About 12,000 women in the U.S. are diagnosed with cervical cancer annually.

Cervical cancer is preventable in many Western countries given the availability of screening tests and vaccine that protects against infection from human papillomavirus.

With early detection, cervical cancer is highly treatable and is linked with long survival. It is essential for women to have a better understanding of this condition particularly those with increased risks such as women who are above 30 years old, those who smoke, those who use birth control pills for at least five years, those with several sexual partners and those who have at least three children.

Cervical cancer usually does not cause signs and symptoms in its early stage. However, advanced cervical cancer can cause abnormal vaginal discharge or bleeding after sex, in between menstrual periods or after menopause. The condition can also be characterized by pain during sexual contact and pain in the pelvis or lower belly.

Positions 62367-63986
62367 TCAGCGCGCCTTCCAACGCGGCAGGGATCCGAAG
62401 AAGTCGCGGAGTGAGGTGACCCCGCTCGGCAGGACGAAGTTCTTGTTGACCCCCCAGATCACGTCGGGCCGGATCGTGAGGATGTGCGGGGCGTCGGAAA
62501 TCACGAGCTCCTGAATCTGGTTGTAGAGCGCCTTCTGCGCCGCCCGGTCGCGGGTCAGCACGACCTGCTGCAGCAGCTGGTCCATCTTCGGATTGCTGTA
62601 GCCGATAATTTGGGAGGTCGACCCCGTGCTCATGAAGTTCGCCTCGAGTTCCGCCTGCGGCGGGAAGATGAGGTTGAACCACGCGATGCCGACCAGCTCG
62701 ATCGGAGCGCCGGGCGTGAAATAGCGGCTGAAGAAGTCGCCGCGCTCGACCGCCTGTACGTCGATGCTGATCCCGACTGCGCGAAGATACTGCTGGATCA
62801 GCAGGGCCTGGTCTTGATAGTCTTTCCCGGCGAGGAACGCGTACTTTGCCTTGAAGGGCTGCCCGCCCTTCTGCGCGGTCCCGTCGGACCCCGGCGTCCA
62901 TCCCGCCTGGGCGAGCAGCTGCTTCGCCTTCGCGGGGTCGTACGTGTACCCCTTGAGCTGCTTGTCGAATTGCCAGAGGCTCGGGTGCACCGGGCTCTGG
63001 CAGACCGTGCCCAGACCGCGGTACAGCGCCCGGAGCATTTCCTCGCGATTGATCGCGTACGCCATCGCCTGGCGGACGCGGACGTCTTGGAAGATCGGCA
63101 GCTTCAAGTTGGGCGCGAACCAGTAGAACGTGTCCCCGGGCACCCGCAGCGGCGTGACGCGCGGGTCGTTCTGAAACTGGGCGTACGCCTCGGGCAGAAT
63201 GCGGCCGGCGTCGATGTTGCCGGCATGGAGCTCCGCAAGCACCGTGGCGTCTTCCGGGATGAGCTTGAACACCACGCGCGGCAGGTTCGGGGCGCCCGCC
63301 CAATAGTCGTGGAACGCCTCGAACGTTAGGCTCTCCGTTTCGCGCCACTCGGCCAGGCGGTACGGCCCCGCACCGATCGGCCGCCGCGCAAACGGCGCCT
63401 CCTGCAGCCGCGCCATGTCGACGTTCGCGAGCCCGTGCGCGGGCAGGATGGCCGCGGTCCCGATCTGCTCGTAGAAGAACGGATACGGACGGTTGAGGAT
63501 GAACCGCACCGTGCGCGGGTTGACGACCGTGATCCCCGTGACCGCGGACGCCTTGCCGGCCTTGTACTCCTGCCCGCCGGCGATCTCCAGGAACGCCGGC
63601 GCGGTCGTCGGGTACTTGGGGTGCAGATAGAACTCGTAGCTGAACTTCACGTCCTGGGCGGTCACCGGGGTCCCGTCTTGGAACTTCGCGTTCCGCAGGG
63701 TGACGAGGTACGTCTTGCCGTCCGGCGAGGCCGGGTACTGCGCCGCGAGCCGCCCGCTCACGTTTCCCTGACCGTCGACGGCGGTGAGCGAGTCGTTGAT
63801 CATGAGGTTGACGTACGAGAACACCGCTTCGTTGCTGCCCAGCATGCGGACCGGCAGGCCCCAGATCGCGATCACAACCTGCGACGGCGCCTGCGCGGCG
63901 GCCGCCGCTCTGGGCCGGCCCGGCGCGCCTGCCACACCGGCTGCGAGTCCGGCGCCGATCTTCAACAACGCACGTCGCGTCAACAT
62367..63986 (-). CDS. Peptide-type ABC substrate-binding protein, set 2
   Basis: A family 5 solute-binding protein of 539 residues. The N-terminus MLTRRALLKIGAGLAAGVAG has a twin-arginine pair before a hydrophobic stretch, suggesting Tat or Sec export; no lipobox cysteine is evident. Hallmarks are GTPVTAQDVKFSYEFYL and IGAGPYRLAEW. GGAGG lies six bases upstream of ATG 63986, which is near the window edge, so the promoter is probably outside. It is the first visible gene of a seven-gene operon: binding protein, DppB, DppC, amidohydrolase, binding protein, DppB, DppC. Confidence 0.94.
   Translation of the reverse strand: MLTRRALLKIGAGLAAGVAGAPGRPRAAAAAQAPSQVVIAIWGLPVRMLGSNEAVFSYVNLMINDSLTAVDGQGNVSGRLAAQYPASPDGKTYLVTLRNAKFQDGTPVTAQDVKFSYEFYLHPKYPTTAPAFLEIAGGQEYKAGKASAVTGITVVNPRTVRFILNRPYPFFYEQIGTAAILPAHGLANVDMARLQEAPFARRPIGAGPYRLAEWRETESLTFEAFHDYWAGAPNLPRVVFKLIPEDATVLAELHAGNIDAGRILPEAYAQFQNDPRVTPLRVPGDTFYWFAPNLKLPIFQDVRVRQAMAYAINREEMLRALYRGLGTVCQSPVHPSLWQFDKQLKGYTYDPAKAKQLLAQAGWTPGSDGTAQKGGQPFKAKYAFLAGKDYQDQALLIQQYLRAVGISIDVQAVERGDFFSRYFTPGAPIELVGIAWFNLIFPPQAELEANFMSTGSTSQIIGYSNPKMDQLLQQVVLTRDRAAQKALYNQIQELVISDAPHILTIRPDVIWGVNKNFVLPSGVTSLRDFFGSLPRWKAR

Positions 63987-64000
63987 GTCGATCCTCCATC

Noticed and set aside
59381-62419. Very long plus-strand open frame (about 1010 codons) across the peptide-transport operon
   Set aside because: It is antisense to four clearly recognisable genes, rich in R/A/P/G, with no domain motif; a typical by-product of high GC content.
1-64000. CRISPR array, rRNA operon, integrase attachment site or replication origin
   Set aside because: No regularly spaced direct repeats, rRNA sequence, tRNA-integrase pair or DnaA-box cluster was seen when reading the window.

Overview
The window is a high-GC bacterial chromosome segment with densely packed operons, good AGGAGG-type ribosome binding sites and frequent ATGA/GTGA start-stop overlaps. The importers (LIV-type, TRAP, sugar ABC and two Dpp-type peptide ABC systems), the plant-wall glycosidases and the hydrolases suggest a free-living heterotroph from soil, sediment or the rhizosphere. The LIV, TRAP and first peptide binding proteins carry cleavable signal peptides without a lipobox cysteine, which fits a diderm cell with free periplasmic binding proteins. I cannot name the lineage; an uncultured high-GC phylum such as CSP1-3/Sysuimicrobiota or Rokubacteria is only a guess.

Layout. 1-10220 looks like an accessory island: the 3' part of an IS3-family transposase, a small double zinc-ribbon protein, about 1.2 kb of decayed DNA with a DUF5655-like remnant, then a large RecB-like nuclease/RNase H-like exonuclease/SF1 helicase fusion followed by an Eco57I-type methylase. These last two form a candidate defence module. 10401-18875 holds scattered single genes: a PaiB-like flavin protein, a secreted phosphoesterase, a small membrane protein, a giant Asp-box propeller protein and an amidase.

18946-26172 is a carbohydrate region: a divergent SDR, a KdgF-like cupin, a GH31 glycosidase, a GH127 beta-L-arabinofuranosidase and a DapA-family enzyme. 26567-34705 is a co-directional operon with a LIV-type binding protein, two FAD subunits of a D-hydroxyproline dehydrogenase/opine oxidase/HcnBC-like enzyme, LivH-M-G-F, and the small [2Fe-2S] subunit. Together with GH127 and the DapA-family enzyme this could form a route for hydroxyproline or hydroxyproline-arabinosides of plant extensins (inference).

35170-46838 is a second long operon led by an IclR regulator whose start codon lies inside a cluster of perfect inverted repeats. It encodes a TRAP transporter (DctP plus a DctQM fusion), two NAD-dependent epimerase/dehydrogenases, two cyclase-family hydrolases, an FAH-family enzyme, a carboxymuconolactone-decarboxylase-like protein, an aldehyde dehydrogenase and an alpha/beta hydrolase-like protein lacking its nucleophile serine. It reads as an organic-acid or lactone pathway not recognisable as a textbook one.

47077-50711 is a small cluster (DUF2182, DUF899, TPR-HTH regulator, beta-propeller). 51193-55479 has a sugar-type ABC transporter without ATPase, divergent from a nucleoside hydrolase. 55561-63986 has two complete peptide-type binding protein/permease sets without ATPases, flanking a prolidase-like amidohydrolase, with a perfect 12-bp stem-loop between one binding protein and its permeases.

It can sometimes take several years before normal cells found in the cervix can turn into cancer cells. Doctors generally find the abnormal cells through a Pap test, which is at the moment the most effective and most reliable of cancer screening test.

Women 26 years old and younger can get the HPV vaccine to reduce their risk of cervical cancer. The vaccine provides protection against two types of HPV that causes cervical cancer.

Women who are at least 21 years old should get regular Pap tests. However, women who are 30 years old or older are advised to have an HPV test and a Pap test.

Women who get normal results from these tests have low changes of getting cervical cancer in the next four years. Those who get abnormal results may need a biopsy and other tests.

Treatment for the condition can include chemotherapy, which uses special medicines to shrink or kill the cancerous cells; radiation therapy, which uses high energy rays to kill cancer; surgery, which involves doctors removing the cancer tissue in an operation; or a combination. The choice largely depends on the size of the tumor and whether the cancer has already spread and if the patient still has plans to get pregnant someday.

Read the source article here.

Gerry Oginski
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NY Medical Malpractice & Personal Injury Trial Lawyer
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